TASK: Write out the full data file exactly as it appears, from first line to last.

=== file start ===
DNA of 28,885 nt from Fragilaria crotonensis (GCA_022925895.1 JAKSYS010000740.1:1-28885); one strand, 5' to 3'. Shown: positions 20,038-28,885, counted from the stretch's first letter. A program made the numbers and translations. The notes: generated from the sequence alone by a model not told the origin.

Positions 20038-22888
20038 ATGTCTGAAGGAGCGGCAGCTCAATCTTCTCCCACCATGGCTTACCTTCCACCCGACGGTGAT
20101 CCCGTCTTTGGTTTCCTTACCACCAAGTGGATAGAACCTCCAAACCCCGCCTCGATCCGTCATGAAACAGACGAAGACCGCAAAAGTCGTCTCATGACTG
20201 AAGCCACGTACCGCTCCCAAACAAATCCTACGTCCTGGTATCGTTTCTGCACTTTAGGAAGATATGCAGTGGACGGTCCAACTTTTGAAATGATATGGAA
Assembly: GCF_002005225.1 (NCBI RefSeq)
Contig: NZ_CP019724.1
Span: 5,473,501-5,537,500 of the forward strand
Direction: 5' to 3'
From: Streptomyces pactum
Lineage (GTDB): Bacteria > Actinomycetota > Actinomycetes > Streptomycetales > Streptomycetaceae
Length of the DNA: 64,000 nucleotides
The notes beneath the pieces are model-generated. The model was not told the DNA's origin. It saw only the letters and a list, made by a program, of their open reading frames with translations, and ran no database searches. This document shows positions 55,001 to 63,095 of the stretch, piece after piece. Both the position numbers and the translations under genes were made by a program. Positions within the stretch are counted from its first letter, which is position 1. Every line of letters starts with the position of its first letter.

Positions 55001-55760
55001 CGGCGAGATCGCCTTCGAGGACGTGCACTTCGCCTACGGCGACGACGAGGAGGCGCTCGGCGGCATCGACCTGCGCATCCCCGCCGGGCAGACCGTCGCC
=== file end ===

DNA of 28,885 nt from Fragilaria crotonensis (GCA_022925895.1 JAKSYS010000740.1:1-28885); one strand, 5' to 3'. Shown: positions 20,038-28,885, counted from the stretch's first letter. A program made the numbers and translations. The notes: generated from the sequence alone by a model not told the origin.

Positions 20038-22888
20038 ATGTCTGAAGGAGCGGCAGCTCAATCTTCTCCCACCATGGCTTACCTTCCACCCGACGGTGAT
20101 CCCGTCTTTGGTTTCCTTACCACCAAGTGGATAGAACCTCCAAACCCCGCCTCGATCCGTCATGAAACAGACGAAGACCGCAAAAGTCGTCTCATGACTG
20201 AAGCCACGTACCGCTCCCAAACAAATCCTACGTCCTGGTATCGTTTCTGCACTTTAGGAAGATATGCAGTGGACGGTCCAACTTTTGAAATGATATGGAA
Assembly: GCF_002005225.1 (NCBI RefSeq)
Contig: NZ_CP019724.1
Span: 5,473,501-5,537,500 of the forward strand
Direction: 5' to 3'
From: Streptomyces pactum
Lineage (GTDB): Bacteria > Actinomycetota > Actinomycetes > Streptomycetales > Streptomycetaceae
Length of the DNA: 64,000 nucleotides
The notes beneath the pieces are model-generated. The model was not told the DNA's origin. It saw only the letters and a list, made by a program, of their open reading frames with translations, and ran no database searches. This document shows positions 55,001 to 63,095 of the stretch, piece after piece. Both the position numbers and the translations under genes were made by a program. Positions within the stretch are counted from its first letter, which is position 1. Every line of letters starts with the position of its first letter.

Positions 55001-55760
55001 CGGCGAGATCGCCTTCGAGGACGTGCACTTCGCCTACGGCGACGACGAGGAGGCGCTCGGCGGCATCGACCTGCGCATCCCCGCCGGGCAGACCGTCGCC